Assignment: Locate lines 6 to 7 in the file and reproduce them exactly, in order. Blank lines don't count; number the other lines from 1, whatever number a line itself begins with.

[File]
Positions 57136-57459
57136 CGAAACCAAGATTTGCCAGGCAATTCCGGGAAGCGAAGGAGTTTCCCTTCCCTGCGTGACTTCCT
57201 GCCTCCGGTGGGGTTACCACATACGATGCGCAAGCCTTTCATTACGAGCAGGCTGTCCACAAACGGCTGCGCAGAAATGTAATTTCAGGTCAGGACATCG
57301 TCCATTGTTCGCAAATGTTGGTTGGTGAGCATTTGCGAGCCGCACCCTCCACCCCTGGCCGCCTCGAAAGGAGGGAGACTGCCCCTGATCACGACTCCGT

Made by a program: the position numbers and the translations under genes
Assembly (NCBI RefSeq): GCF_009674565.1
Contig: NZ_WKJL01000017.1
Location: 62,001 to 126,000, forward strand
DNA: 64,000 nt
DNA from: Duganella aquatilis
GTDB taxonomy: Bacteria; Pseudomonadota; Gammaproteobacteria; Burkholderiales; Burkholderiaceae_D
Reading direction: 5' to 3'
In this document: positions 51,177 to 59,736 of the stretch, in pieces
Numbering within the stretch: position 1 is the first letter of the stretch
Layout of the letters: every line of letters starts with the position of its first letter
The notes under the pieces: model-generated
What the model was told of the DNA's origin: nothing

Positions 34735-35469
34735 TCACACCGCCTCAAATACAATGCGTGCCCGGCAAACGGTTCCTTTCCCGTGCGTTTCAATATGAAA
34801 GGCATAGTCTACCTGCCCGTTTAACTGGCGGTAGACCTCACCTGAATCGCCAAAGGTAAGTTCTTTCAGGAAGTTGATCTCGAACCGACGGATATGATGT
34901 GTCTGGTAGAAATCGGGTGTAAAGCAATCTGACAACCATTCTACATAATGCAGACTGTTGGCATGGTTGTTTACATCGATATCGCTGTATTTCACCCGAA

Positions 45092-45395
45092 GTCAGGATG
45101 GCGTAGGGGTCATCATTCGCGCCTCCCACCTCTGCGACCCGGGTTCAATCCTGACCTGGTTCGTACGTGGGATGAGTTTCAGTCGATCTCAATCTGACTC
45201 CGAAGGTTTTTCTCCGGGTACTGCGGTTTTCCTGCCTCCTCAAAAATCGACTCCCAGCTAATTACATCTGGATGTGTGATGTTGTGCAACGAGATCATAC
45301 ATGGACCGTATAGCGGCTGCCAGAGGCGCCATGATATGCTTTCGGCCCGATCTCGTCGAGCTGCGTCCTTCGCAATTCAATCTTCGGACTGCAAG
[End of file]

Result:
Assembly (NCBI RefSeq): GCF_009674565.1
Contig: NZ_WKJL01000017.1